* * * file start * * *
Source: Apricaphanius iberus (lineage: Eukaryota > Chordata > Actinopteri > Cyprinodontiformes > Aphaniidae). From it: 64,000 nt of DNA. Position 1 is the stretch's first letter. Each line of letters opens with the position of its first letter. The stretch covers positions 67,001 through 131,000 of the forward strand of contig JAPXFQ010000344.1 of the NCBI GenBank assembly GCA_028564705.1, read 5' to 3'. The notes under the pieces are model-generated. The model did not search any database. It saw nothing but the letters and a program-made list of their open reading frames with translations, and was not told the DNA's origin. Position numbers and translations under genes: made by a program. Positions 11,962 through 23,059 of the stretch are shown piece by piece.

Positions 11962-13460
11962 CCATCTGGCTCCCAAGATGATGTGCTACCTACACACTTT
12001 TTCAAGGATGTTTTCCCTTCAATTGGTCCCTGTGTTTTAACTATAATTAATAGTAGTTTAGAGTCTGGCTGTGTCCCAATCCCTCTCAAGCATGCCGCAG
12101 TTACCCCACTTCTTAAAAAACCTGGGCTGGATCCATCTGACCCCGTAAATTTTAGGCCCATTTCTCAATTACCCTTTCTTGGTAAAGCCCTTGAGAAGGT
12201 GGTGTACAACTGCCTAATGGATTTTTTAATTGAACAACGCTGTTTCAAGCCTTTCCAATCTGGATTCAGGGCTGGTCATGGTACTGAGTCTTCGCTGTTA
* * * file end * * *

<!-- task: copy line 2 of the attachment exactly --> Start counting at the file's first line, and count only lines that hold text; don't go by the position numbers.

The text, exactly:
Positions 11962-13460